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    As stated the 6.8 SPC is a good round. We have also hunted deer with it and have yet to experienced the need for a second round when shot placement was anywhere close to the correct location. Several of the shots were in the 150-200 yard range. I do not dislike the 5.56 NATO Round, however from shooting it as well as the 6.5 Grendel which I prefer is a better round than the 5.56 NATO. However with the 6.8 the ammunition is certainly not as cost friendly as the 5.56 and the 6.5 Grendel ammunition is harder to come buy if you do not reload yourself. A couple of companies are beginning to produce the Grendel at this time. The military gave up on the change to the 6.8 SPC primarily due to cost of the transition. Even though I have been advised that there are still a couple of special ops teams that still have them, I do not belive you will ever see the change in the foreseeable future.

    03
     
  11. mjkeat

    mjkeat New Member

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    I wonder how economical/realistic it would be to purchase a replacement chambered in a "better" round every time an M16 or M4 was taken out of commission?

    What would the weight difference be b/w 6.8 and 5.56x45 in a 400 round load out?
     
  12. TacticalPrecision

    TacticalPrecision New Member

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    Weight difference is noticeable. We went out with the one I built awhile back and were hiking around with it out to the campsite and I brought a full loadout with me in my LBE 9 Mags and the weapon itself which had some heavier stuff on it, PRS stock and then the nice bi-pod was way out front too. now there are some other things to consider aswell like it was using standard metal box mags instead of Pmags, the barrel was heavier, plus the heavier rounds. I think the rounds themselves might not be so bad but for my use on this it was doing some personal long range testing between my 6.8 and my friends 6.5 Gren so it wasn't setup for light carry and might not have seemed like such a haul if it had a standard barrel and stock.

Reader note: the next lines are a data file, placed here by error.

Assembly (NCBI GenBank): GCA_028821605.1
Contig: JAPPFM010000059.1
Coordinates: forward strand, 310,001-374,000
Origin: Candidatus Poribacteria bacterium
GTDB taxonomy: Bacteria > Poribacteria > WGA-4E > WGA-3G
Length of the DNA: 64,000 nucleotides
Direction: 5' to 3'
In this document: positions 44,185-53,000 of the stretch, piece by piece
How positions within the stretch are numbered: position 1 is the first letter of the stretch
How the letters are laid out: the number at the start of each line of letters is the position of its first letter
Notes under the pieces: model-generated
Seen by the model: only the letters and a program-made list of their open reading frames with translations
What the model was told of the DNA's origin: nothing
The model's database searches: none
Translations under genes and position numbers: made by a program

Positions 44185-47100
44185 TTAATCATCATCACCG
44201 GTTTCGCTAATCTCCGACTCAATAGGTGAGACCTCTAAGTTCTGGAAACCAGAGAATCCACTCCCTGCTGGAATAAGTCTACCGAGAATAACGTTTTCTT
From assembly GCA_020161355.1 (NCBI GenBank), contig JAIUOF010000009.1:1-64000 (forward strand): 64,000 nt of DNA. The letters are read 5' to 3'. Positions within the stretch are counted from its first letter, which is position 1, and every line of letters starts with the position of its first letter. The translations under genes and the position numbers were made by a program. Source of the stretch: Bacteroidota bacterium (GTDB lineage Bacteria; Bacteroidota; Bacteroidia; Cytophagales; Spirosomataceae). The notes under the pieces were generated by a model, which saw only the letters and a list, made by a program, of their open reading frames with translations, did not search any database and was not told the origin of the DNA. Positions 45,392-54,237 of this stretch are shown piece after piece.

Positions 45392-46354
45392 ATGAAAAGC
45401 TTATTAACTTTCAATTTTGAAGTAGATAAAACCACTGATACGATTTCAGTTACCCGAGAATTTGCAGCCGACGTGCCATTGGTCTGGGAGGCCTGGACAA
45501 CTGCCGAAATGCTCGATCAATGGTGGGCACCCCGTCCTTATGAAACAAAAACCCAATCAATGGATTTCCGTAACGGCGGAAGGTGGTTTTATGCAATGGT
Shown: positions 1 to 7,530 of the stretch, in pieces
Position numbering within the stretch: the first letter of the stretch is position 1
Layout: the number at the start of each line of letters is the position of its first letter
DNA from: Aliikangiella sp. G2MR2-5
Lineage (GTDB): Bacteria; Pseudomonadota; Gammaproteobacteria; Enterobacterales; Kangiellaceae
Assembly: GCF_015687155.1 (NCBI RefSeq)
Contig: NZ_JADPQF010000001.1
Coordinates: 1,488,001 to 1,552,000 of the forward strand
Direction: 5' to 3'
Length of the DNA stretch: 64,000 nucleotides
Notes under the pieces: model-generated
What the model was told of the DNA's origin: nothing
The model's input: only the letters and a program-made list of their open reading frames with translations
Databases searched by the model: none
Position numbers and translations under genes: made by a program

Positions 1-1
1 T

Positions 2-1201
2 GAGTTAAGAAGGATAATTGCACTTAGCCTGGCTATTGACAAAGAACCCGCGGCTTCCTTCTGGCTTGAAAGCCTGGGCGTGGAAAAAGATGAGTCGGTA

Take that info as you will.
     
  13. mjkeat

    mjkeat New Member

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    Thank you, TP

    Glockcurmudgeon, I just saw something that would help w/ your x51 quest. It's the Lockheed Martin Mule.
     
  14. TacticalPrecision

    TacticalPrecision New Member

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    I wont say that I don't agree with glock that the 7.62x51 is a great round, but I also will agree with the sentiments that the 5.56 is also a good round.

    I think the biggest thing to consider is how well you can use each effectively. Recoil management and ammunition carry and capacity being the biggest downsides of the 7.62x51. You might only be able to carry 180 rounds or less of the 7.62x51 ammo compared to a good loadout of 300 rounds of 5.56. In a heavy geared war you might want the heavier round but lets face it..the terrorist aren't really sporting plate carrier vests and kevlar helmets at the moment.

    Also you have to consider with the probability of carrying a lower number of rounds you'd have to increase the average accuracy rate of every soldier by nearly double. Add in the expense of the rounds you'd need to knock it up another probably 15-20% to equal the same average cost per kill of the current system.
     
    Last edited: Sep 24, 2011
  15. Quentin

    Quentin New Member

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    Curmudgeon, I enjoyed your posts and agree that the 7.62x51 is an excellent round for many applications. But we learned many lessons in Vietnam and one was, once the bugs were worked out, that the M16 in 5.56x45 made a great fighting rifle. And 40 years later not much has changed. Call it a varmint round if you like but I wouldn't care to see MJ's pictures of what it can do to a human. :eek: